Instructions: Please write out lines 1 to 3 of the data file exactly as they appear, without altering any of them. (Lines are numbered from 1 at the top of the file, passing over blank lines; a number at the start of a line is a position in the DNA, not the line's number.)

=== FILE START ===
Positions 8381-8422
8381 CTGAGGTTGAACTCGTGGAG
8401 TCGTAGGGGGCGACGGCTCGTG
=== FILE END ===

Positions 8381-8422
8381 CTGAGGTTGAACTCGTGGAG
8401 TCGTAGGGGGCGACGGCTCGTG